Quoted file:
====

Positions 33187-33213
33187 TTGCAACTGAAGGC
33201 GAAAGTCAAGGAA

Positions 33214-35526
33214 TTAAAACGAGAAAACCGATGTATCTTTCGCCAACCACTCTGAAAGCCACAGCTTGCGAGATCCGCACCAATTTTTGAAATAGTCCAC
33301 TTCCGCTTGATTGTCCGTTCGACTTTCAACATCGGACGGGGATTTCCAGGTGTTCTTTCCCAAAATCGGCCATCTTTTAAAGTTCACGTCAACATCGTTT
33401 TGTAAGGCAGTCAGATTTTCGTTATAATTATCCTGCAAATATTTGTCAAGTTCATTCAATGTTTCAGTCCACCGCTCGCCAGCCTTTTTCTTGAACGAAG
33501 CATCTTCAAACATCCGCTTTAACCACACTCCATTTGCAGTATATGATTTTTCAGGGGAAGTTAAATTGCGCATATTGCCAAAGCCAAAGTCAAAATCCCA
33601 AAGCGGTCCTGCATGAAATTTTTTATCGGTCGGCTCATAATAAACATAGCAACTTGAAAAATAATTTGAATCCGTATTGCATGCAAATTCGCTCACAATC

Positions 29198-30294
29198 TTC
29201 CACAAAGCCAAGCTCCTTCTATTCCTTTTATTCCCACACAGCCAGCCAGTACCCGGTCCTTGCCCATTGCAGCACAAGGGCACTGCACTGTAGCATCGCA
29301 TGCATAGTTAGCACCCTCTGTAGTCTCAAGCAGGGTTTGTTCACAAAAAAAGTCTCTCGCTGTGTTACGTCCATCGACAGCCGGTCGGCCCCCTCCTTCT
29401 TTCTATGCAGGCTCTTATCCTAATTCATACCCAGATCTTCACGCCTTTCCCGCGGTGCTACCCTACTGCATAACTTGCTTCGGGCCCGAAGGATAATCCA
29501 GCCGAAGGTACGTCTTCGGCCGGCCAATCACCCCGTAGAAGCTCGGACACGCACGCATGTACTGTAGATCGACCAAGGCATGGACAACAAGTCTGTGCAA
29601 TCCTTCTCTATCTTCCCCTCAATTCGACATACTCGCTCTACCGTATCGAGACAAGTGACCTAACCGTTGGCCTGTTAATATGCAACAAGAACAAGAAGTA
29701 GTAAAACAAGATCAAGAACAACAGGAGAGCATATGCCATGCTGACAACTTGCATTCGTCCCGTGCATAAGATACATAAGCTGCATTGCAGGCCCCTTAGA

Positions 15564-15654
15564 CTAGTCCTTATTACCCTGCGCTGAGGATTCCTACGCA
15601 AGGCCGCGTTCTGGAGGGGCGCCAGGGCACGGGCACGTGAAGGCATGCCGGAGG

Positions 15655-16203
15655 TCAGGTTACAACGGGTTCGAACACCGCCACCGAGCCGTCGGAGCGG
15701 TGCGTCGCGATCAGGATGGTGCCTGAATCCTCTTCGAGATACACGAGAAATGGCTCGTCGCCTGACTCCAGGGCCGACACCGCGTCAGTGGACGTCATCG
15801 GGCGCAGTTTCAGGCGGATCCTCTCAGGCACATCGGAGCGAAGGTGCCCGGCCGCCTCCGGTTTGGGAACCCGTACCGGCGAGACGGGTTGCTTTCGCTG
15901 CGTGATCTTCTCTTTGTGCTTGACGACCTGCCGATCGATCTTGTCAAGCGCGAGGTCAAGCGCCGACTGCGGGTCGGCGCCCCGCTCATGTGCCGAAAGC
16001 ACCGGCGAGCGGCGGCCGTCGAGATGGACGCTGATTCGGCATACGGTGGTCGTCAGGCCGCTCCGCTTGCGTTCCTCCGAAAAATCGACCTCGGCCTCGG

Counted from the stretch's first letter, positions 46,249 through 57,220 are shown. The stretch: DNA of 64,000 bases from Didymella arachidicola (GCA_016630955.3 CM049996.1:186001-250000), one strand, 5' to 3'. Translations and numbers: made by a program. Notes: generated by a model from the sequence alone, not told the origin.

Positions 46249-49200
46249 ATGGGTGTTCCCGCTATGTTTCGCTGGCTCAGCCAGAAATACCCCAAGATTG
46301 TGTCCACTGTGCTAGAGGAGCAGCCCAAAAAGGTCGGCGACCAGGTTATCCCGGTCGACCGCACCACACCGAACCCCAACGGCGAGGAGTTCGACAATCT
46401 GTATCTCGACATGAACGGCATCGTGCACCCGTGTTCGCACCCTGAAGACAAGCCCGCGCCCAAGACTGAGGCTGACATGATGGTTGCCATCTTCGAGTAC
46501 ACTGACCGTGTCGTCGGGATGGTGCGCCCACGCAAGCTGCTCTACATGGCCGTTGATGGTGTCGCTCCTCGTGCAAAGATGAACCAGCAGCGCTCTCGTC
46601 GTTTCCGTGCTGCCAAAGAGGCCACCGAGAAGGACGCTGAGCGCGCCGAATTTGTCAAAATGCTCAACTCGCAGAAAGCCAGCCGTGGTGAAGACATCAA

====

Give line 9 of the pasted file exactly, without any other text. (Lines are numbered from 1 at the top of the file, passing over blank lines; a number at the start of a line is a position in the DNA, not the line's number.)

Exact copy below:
33601 AAGCGGTCCTGCATGAAATTTTTTATCGGTCGGCTCATAATAAACATAGCAACTTGAAAAATAATTTGAATCCGTATTGCATGCAAATTCGCTCACAATC